BRI Connecting Hearts

Nepali artists perform during the inauguration ceremony for the Confucius Institute at Tribhuvan University in Kathmandu, August 16, 2022. More than 30,000 learners have been registered with the Confucius institutes at Kathmandu University and Tribhuvan University, contributing manpower to Nepal’s tourism, infrastructure, business and trade sectors in particular. (Photo from Xinhua)

“It was a dream come true for me to see what China looks like today,” Nepali Ambassador to China Bishnu Pukar Shrestha said to China Pictorial (CP) during an exclusive interview on China-Nepal relations and his take on China’s development. The former human rights activist and community teacher views diplomacy from a new perspective and is eager to make practical efforts to promote bilateral relations.

China and Nepal have engaged in fruitful cooperation in infrastructure construction since the South Asian country joined the Belt and Road Initiative (BRI) in 2017. This year, China will help Nepal conduct a feasibility study and survey for a planned China-Nepal cross-border railway. The Nepali government and people want the railway project to happen as soon as possible, according to Ambassador Shrestha. “Such a project will not only connect the two peoples physically, but also help build heart-to-heart connections.”  

Nepali Ambassador to China Bishnu Pukar Shrestha speaks to China Pictorial about China-Nepal relations and China’s development at the Embassy of Nepal in China, September 27, 2022. (Photo by Xu Xun/China Pictorial)

CP: You had been engaged in education and human rights undertakings at the community level in Nepal for a long time before you became devoted to diplomatic work. In your view, how does that experience help with diplomacy?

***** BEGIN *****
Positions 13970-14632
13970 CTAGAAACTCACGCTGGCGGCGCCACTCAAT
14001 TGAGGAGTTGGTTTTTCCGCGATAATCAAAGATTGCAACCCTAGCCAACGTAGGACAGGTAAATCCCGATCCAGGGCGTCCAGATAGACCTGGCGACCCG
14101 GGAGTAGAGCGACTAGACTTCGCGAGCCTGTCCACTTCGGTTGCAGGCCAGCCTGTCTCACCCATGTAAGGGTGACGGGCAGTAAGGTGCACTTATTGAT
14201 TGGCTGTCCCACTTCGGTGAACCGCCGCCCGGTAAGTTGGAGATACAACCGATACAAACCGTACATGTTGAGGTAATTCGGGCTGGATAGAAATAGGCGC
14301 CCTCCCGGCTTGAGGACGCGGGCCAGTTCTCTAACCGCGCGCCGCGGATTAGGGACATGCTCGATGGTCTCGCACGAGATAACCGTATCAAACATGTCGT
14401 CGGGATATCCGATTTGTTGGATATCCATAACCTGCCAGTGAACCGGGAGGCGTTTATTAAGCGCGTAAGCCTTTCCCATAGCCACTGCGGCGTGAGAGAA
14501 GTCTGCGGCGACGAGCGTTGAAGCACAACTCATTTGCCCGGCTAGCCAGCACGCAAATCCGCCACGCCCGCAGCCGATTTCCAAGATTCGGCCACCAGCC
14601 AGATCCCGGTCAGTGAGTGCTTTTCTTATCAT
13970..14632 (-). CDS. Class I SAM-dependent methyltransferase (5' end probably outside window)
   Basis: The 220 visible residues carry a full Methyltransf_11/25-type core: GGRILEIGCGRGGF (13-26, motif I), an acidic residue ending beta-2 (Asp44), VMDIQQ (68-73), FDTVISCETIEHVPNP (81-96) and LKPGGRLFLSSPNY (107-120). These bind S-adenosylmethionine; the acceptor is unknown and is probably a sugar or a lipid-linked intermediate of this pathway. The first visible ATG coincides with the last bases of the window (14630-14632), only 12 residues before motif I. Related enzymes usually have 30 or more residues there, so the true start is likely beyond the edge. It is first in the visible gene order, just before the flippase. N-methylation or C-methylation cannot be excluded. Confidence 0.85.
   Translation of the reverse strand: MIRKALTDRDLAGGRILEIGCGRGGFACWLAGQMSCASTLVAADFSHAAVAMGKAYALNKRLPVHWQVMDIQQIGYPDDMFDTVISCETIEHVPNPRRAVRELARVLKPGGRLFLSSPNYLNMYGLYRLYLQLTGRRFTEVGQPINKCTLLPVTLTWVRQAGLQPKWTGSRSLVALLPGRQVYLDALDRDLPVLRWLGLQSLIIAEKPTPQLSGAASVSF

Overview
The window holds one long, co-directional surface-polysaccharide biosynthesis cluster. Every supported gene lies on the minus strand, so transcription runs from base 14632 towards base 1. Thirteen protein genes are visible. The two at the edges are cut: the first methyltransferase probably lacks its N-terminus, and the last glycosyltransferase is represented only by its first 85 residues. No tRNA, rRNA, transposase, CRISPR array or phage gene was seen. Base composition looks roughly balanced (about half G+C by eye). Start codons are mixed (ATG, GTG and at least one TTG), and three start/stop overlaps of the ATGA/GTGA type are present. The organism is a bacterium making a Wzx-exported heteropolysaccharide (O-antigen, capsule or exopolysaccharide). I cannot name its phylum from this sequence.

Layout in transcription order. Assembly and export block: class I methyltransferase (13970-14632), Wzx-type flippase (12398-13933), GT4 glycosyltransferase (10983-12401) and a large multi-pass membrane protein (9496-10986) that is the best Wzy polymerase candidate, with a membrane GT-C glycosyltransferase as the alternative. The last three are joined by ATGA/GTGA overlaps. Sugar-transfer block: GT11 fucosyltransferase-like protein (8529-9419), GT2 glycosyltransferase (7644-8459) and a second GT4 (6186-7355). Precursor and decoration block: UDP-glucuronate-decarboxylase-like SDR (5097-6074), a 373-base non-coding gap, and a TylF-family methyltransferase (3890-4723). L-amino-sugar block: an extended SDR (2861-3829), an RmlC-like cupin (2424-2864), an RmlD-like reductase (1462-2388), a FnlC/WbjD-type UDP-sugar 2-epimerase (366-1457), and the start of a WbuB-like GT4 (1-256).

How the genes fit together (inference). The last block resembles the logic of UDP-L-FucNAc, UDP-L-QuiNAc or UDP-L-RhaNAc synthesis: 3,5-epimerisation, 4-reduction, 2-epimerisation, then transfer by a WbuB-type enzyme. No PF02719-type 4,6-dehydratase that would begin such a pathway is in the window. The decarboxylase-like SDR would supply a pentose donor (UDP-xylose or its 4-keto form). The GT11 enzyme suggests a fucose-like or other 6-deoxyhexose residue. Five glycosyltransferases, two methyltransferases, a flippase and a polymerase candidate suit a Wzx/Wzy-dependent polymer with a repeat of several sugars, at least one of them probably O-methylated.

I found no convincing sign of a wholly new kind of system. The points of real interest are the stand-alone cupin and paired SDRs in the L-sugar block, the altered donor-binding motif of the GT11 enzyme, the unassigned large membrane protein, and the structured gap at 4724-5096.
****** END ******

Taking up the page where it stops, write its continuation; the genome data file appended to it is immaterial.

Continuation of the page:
Shrestha: Diplomacy is about developing relations between people from different countries, and the knowledge and experience I have accumulated from education and human rights undertakings have helped me a lot in that field. I taught about socioeconomic conditions for nearly three decades. I also worked as a human rights activist for a long time and chaired the Campaign for Human Rights and Social Transformation, a non-government organization in Nepal advocating protection and promotion of human rights. Human rights issues cover a broad scope of economic, social, political, and other aspects and inspire me to drive social transformation and view international relations among and between countries from a different angle. I haven’t done all that much for human rights.

CP: As the new Nepali ambassador to China, what are your priorities during your term here and what is your expectation for the bilateral relationship?

Shrestha: Nepal and China established diplomatic ties in 1955, ushering into a new era for the deep and ancient bonds of friendship between the two countries and the two peoples. But Nepal and China are not only working as diplomatic partners; they have different layers of relations beyond the common diplomatic ties. The Nepal-China relationship is a unique one with people-to-people and cultural exchange dating back to ancient times and the two peoples enjoying a deep foundation of mutual understanding and trust. No other bilateral relations are as robust and unique as those between Nepal and China.

My work focus, first and foremost, is to strengthen and deepen bilateral relations. I will make more pragmatic efforts to promote bilateral trade and investment and expand people-to-people exchange and tourism cooperation, but at the same time, the two sides have to work together to resume day-to-day activities after the COVID-19 pandemic disturbed transportation between the two countries. Both sides are working to solve the issue. Recently, several loaded trucks arrived in Nepal from China. I hope the Chinese government also encourages Chinese companies to participate more in various areas of investment in Nepal to help bilateral relations move forward in the direction of win-win cooperation.